Chaplain had been a Talbot County educator for more than forty years. By 1871, he had risen to the post of superintendent and immediately became a voice for reform. He complained about teachers’ lack of qualifications and railed against the rote learning imposed on students. He insisted that education should go beyond the mere memorization of verses and multiplication tables.
During the summer months, Chaplain held Teachers Institutes, a common practice at the time. Chaplain turned his institutes into a platform for change. After the conclusion of the White Teachers Institute in 1889, he insisted that every attendee had become a convert to the “new education” and would “throw in with reformers vs conservatives.”
Chaplain also used the institutes to expand the curriculum and change how educators taught. He acknowledged that there were subjects like mathematics requiring memorization. But in addition to these subjects of “practical value,” there were others of “cultural value,” like geography and history. These were not best learned through memorization, but with a view toward the “enlargement of the intellectual horizon, the development of the sensibility, and the guidance and control of the will.”
Chaplain’s approach to education endured among superintendents that succeeded him. In 1906, Superintendent M. Bates Stevens noted that locals had successfully fought plans for consolidation for a decade. He observed, “There is an attachment to the school property as a part of the community, and the idea of consolidation will annihilate this factor. The people must be brought to that point from which they will regard the schoolhouse in its proper light, and attach to it its true value: viz., a means for the proper education of children.”
Across the nation, rural people demonstrated a remarkable ability to fend off the efforts of school reformers. They did consider their local school to be part of the community and fully recognized that professional educators wished to “annihilate this factor.” In 1916, Maryland legislators handed a victory to the educators by approving a sweeping revision of state school laws. One year later, Talbot County students could read about the measures in their copies of Leading Events of Maryland History (1917).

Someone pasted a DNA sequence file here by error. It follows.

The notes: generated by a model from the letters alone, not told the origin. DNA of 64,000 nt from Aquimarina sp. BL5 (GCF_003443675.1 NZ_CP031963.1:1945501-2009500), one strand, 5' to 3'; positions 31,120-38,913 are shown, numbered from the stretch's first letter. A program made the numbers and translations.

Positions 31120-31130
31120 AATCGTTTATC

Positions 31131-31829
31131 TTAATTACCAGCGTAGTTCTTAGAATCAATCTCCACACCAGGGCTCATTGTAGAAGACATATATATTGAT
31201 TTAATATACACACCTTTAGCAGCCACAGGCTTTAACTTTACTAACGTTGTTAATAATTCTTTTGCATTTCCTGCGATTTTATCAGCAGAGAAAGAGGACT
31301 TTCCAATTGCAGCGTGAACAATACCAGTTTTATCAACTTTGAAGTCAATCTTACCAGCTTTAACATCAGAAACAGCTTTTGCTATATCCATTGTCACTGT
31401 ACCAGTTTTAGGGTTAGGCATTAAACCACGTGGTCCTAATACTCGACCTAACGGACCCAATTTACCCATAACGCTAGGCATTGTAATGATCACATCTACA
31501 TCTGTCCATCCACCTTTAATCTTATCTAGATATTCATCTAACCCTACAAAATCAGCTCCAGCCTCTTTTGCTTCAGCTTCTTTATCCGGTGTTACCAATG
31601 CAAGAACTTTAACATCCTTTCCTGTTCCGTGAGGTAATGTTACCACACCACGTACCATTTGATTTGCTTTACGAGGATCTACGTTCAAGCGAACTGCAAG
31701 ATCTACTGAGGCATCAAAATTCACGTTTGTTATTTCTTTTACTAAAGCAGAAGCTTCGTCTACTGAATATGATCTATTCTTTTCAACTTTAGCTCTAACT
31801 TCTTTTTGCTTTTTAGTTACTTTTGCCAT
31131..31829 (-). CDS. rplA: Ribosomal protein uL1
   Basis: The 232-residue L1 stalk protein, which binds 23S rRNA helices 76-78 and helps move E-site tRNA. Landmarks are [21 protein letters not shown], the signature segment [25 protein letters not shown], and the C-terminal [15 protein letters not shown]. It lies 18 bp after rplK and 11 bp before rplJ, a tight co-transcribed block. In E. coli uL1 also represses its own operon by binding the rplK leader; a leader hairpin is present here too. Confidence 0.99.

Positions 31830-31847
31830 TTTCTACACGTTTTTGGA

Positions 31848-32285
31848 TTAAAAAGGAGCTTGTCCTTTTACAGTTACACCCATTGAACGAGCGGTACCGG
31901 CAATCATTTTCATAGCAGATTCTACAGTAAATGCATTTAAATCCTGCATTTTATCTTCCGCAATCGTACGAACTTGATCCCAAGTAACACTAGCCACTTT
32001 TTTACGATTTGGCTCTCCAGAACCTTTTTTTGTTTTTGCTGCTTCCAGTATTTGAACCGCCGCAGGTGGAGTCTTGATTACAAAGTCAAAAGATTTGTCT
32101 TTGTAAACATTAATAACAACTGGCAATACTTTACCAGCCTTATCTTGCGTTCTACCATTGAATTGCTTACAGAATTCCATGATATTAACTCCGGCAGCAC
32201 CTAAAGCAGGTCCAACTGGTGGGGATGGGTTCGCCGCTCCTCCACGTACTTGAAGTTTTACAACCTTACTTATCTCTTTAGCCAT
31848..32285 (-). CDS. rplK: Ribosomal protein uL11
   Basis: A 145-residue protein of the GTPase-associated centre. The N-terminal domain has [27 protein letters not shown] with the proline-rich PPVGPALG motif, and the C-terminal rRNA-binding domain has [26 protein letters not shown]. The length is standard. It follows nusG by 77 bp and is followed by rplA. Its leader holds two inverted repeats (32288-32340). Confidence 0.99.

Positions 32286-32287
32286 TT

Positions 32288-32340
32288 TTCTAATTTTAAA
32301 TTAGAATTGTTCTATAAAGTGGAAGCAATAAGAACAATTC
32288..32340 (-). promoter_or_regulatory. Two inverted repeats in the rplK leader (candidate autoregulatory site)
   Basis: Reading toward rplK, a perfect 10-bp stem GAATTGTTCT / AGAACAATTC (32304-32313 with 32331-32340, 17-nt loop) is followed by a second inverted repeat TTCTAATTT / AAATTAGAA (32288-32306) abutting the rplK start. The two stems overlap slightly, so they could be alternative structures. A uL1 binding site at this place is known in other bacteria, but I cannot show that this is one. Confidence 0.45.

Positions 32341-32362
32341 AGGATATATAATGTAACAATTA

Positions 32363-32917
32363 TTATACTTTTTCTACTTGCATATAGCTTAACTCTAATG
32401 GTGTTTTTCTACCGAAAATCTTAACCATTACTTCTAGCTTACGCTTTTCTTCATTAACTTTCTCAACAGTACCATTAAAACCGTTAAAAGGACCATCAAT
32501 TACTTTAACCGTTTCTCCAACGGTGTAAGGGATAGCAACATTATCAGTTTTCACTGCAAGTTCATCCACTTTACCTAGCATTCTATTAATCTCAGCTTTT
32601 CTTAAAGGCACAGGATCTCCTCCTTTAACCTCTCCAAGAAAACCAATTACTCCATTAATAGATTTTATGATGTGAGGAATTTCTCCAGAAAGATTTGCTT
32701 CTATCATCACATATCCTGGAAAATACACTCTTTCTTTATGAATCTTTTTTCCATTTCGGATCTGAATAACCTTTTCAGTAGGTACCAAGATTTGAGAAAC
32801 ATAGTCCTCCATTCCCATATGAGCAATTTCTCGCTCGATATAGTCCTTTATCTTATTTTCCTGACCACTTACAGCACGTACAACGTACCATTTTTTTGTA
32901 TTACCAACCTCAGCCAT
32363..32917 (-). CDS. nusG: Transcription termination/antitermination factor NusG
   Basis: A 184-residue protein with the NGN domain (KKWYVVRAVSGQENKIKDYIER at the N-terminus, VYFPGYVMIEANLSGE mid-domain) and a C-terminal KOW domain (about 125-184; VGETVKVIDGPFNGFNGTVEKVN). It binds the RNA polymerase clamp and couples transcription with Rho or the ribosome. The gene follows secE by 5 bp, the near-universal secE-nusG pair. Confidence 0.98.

They learned that the governor appointed members of the State Board of Education, who in turn appointed the State Superintendent of Schools. The governor also appointed members to the county boards, who appointed the county superintendents. Going forward, all educators had to be “specially trained for their work, just as one must be properly educated before he can practice law or medicine.” A special Supervisor of Rural Schools was appointed. Finally, the State Board of Education was granted extensive powers, “So they may enforce the provisions of the school law in all counties and may give valuable assistance throughout the state.”
The era of state intervention in local schools had arrived. At their moment of triumph, two perplexing issues marred the educators’ victory. For all their talk about schools as engines of social change, Maryland reformers sidestepped the issue of racism. The statewide segregated school system endured. To his credit, Chaplain conducted Institutes for Colored Teachers. He wrote, “A great deal needs to be done for our colored teachers to improve their scholarship and teaching power. As faithful school officers and contentious fiduciary agents, however, we cannot neglect this part of our work.” In short, the need for improved colored schools was recognized, but insufficient resources would be provided to meet it. In 1916, a state survey listed one Easton colored school building to be among the poorest in the state.
The reformers claimed that progressive schools would train a generation of students committed to social progress. Historian John A. Jakle saw the outcome differently. Industry, frugality, neighborliness, and loyalty were conspicuous components of small town ideology in the 19th century. New philosophies came to dominate in the next century. Jakle observed “The philosophy of ‘looking out for yourself,’ a calculating shrewdness, the ability to drive a hard bargain were emphasized, instead of cooperation and mutual helpfulness.” In this view, progressive education produced an earlier version of the ME generation.
The Historical Society of Talbot County will explore the history of education on the Eastern Shore in an exhibit on rural schools opening on August 5th. The Society is located at 25 South Washington Street in Easton. Hours are 10 a.m. to 4 p.m., Monday through Saturday. Admission is free. For information, call 410- 822-0773 or visit www.hstc.org.
The Historical Society is also developing a living-history program for the Longwoods School in conjunction with the Talbot County Public School System. Much of the material for this article was based on research done for this program.